27 November 2017

Assessment for Learning

Over the next week, parents of boys in Year 11 and Year 12 will receive their son's Semester 1 report. The reading of your son's report always brings with it an opportunity to discuss his progress, effort and goals for the coming semester. These opportunities are valuable and are not limited to the upcoming House Head meetings.

Following the recent Year 11 and 12 WACE examination period, many teachers have observed a student culture that focuses on the level of achievement. Students can often be heard saying, "What did I (you) get?" or receiving an assessment item back and focusing immediately on the result or the rank, understandably, however, then not taking time to establish how the result was generated. Of concern is when students submit assessment tasks with the same weaknesses as previous work. Not only were the students more interested in the grade than in the comments, the comments were not serving as intended - to improve learning.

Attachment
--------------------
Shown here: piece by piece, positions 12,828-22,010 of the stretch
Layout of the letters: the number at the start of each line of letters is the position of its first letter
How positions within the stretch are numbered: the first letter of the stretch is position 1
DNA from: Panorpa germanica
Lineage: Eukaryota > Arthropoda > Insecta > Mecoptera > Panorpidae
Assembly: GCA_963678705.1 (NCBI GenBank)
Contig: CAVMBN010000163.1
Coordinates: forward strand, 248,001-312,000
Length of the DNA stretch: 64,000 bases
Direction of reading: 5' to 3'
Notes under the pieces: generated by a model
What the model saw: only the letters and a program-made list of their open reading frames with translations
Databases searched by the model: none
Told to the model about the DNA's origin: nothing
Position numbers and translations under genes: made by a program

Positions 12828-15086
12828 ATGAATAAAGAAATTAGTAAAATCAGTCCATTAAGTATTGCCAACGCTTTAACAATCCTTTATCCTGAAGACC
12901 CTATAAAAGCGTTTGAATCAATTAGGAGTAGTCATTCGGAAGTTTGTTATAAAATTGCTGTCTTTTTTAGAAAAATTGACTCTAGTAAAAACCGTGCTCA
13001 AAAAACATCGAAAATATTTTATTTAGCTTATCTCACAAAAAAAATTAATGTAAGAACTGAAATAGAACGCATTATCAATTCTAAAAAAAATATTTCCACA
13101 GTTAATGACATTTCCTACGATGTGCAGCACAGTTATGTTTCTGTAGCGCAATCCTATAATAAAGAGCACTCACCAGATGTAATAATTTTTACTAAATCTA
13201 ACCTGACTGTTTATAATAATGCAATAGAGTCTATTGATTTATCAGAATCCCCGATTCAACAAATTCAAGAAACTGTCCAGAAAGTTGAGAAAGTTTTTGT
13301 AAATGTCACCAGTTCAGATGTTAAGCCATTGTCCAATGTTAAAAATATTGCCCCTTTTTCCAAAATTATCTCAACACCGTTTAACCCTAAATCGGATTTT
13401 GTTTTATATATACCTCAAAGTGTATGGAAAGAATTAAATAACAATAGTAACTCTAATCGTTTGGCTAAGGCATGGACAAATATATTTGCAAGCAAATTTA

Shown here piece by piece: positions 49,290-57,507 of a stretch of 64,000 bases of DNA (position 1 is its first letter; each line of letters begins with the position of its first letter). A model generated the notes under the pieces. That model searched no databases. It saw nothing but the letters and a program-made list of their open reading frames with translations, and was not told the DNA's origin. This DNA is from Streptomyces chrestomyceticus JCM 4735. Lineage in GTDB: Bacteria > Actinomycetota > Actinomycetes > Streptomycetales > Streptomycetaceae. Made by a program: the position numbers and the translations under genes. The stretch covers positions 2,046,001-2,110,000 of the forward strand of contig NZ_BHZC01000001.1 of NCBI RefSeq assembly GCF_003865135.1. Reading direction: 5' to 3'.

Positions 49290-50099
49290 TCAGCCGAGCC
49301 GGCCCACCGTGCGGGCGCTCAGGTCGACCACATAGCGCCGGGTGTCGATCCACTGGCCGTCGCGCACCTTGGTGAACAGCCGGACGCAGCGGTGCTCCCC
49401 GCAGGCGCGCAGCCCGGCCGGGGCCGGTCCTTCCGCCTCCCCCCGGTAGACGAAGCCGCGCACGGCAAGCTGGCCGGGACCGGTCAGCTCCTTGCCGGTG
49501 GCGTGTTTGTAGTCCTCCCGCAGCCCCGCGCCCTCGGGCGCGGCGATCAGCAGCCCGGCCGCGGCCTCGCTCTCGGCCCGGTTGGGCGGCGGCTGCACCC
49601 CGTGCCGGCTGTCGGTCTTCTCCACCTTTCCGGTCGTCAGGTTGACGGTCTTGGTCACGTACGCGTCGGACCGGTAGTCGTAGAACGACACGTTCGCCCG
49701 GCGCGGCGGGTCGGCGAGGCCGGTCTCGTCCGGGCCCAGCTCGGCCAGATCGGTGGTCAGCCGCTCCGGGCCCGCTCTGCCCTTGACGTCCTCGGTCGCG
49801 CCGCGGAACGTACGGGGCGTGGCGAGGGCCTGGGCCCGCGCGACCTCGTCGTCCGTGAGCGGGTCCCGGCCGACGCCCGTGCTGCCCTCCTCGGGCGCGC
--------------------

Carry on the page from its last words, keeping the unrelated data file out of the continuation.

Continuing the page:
When discussing your son's report, an examination result or an assignment, avoid just asking, "What mark did you get?" Rather, discuss elements of the assessment task that your son perceives to have performed well in and ask him to identify areas that may be improved in future efforts. By asking boys to reflect and make judgements about their work, learning is enhanced. The critical reference points for learning is your son's own prior work and the aspirations and goals for future learning, not how he compared to others in the class or cohort. We should be interested not only in evaluating how competent a student may be, but how competent he may become.

Rob McEwan